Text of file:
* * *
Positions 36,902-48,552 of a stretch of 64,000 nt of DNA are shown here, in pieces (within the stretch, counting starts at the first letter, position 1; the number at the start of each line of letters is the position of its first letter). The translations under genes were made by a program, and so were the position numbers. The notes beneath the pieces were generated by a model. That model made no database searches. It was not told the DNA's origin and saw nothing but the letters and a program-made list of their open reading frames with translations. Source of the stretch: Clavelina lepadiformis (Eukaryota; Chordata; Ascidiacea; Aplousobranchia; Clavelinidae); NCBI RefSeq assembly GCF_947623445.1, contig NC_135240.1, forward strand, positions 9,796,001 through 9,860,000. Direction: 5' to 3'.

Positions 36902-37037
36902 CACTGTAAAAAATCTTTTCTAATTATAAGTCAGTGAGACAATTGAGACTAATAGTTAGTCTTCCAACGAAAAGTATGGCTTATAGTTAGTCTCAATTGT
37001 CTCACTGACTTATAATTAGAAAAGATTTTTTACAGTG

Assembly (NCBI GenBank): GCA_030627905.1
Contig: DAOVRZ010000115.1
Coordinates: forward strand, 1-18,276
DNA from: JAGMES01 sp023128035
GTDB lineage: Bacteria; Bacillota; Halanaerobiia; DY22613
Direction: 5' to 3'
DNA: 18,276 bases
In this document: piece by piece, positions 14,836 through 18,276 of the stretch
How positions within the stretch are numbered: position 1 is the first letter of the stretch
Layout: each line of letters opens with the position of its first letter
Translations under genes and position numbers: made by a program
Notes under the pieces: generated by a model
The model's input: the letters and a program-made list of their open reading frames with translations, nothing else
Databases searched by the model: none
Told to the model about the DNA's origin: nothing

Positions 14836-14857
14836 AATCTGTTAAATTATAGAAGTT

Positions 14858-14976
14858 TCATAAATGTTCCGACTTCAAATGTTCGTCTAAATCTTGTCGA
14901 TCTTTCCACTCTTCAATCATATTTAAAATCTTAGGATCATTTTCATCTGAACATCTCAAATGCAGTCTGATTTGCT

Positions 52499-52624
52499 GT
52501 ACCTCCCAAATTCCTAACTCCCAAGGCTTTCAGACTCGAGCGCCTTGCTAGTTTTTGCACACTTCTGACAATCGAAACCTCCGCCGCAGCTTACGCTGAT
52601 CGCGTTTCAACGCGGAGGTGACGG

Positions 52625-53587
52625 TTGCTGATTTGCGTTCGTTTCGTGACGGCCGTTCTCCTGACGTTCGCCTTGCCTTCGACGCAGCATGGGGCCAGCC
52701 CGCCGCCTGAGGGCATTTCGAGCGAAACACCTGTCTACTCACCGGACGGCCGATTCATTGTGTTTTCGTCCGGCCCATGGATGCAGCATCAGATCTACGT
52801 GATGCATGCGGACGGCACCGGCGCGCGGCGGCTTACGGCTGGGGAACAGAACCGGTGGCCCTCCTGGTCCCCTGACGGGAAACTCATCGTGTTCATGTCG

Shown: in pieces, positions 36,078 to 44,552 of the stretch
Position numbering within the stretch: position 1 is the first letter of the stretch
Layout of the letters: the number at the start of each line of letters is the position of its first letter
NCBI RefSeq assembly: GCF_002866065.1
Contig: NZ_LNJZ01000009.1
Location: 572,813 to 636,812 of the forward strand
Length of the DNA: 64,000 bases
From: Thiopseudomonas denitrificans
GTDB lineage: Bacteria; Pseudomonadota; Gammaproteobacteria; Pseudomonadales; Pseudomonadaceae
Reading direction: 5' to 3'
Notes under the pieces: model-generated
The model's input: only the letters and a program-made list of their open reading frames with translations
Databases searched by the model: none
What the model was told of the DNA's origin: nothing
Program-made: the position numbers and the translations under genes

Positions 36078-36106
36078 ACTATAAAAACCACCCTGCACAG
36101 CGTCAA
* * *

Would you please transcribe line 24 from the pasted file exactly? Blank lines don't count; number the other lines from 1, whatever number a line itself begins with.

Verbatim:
14901 TCTTTCCACTCTTCAATCATATTTAAAATCTTAGGATCATTTTCATCTGAACATCTCAAATGCAGTCTGATTTGCT